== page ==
IDEAS home Printed from https://ideas.repec.org/p/awi/wpaper/0588.html
   My bibliography  Save this paper

From Imitation to Collusion - A Comment

Author

Listed:
  • Oechssler, Jörg
  • Roomets, Alex
  • Roth, Stefan

Abstract

In oligopoly, imitating the most successful competitor yields very competitive outcomes. This theoretical prediction has been confirmed experimentally by a number of studies. A recent paper by Friedman et al. (2015) qualifies those results in an interesting way: while they replicate the very competitive results for the first 25 to 50 periods, they show that when using a much longer time horizon of 1200 periods, results slowly turn to more and more collusive outcomes. We replicate their result for duopolies. However, with 4 firms none of our oligopolies becomes permanently collusive. Instead, the average quantity always stays above the Cournot-Nash equilibrium quantity. Thus, it seems that “four remain many” even with 1200 periods.

Suggested Citation

  • Oechssler, Jörg & Roomets, Alex & Roth, Stefan, 2015. "From Imitation to Collusion - A Comment," Working Papers 0588, University of Heidelberg, Department of Economics.
  • Handle: RePEc:awi:wpaper:0588
    Note: This paper is part of http://archiv.ub.uni-heidelberg.de/volltextserver/view/schriftenreihen/sr-3.html
    as

    Download full text from publisher

    File URL: http://nbn-resolving.de/urn/resolver.pl?urn=urn:nbn:de:bsz:16-heidok-185793
    File Function: Frontdoor page on HeiDOK
    Download Restriction: no

    File URL: http://archiv.ub.uni-heidelberg.de/volltextserver/18579/1/Oechssler%20Roomets%20Roth_2015_dp588.pdf
    Download Restriction: no

    References listed on IDEAS

    as
    1. Apesteguia, Jose & Huck, Steffen & Oechssler, Jorg, 2007. "Imitation--theory and experimental evidence," Journal of Economic Theory, Elsevier, vol. 136(1), pages 217-235, September.
    2. Apesteguia, Jose & Huck, Steffen & Oechssler, Jörg & Weidenholzer, Simon, 2010. "Imitation and the evolution of Walrasian behavior: Theoretically fragile but behaviorally robust," Journal of Economic Theory, Elsevier, vol. 145(5), pages 1603-1617, September.
    3. Theo Offerman & Jan Potters & Joep Sonnemans, 2002. "Imitation and Belief Learning in an Oligopoly Experiment," Review of Economic Studies, Oxford University Press, vol. 69(4), pages 973-997.
    4. Friedman, Daniel & Huck, Steffen & Oprea, Ryan & Weidenholzer, Simon, 2015. "From imitation to collusion: Long-run learning in a low-information environment," Journal of Economic Theory, Elsevier, vol. 155(C), pages 185-205.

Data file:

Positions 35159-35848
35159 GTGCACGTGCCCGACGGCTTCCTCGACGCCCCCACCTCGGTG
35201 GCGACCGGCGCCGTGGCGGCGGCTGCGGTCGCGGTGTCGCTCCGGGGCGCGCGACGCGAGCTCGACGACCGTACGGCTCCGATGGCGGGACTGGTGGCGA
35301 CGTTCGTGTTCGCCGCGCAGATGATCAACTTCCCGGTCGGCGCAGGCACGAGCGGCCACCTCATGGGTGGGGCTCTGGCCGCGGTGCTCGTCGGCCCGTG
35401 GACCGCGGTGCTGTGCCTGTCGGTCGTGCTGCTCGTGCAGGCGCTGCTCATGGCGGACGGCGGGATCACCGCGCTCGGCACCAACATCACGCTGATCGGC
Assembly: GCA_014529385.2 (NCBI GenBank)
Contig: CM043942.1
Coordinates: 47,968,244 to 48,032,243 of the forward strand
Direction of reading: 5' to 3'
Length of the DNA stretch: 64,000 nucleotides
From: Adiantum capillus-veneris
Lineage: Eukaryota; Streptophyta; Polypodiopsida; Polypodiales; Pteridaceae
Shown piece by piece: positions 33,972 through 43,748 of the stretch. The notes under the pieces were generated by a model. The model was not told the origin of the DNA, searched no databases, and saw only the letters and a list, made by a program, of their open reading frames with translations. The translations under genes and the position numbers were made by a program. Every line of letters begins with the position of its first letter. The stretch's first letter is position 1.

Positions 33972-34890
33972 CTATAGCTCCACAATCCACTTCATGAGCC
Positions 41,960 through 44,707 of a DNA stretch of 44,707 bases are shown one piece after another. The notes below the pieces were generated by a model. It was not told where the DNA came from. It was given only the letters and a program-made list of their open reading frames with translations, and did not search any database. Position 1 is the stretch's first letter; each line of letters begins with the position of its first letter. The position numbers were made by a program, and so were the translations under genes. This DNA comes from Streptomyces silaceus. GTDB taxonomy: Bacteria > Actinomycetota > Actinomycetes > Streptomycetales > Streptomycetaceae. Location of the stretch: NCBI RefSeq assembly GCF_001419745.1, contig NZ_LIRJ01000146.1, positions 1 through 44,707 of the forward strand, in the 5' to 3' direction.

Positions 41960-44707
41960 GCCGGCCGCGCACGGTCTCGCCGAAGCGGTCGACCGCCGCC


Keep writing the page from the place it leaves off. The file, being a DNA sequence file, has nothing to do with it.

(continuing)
5. Bigoni, Maria & Fort, Margherita, 2013. "Information and learning in oligopoly: An experiment," Games and Economic Behavior, Elsevier, vol. 81(C), pages 192-214.
    6. Maria Bigoni & Marco Casari & Andrzej Skrzypacz & Giancarlo Spagnolo, 2015. "Time Horizon and Cooperation in Continuous Time," Econometrica, Econometric Society, vol. 83, pages 587-616, March.
    7. Huck, Steffen & Normann, Hans-Theo & Oechssler, Jorg, 2004. "Two are few and four are many: number effects in experimental oligopolies," Journal of Economic Behavior & Organization, Elsevier, vol. 53(4), pages 435-446, April.
    8. Fernando Vega-Redondo, 1997. "The Evolution of Walrasian Behavior," Econometrica, Econometric Society, vol. 65(2), pages 375-384, March.
    9. Ben Greiner, 2004. "The Online Recruitment System ORSEE - A Guide for the Organization of Experiments in Economics," Papers on Strategic Interaction 2003-10, Max Planck Institute of Economics, Strategic Interaction Group.
    10. Huck, Steffen & Normann, Hans-Theo & Oechssler, Jorg, 1999. "Learning in Cournot Oligopoly--An Experiment," Economic Journal, Royal Economic Society, vol. 109(454), pages 80-95, March.
    Full references (including those not matched with items on IDEAS)

    More about this item

    Keywords

    imitation; experiment.;

    NEP fields

    This paper has been announced in the following NEP Reports:

    Statistics

    Access and download statistics

    Corrections

    All material on this site has been provided by the respective publishers and authors. You can help correct errors and omissions. When requesting a correction, please mention this item's handle: RePEc:awi:wpaper:0588. See general information about how to correct material in RePEc.

    For technical questions regarding this item, or to correct its authors, title, abstract, bibliographic or download information, contact: (Gabi Rauscher) The email address of this maintainer does not seem to be valid anymore. Please ask Gabi Rauscher to update the entry or send us the correct email address. General contact details of provider: http://edirc.repec.org/data/awheide.html .

    If you have authored this item and are not yet registered with RePEc, we encourage you to do it here. This allows to link your profile to this item. It also allows you to accept potential citations to this item that we are uncertain about.

    If CitEc recognized a reference but did not link an item in RePEc to it, you can help with this form .

    If you know of missing items citing this one, you can help us creating those links by adding the relevant references in the same way as above, for each refering item. If you are a registered author of this item, you may also want to check the "citations" tab in your RePEc Author Service profile, as there may be some citations waiting for confirmation.

    Please note that corrections may take a couple of weeks to filter through the various RePEc services.

    IDEAS is a RePEc service hosted by the Research Division of the Federal Reserve Bank of St. Louis . RePEc uses bibliographic data supplied by the respective publishers.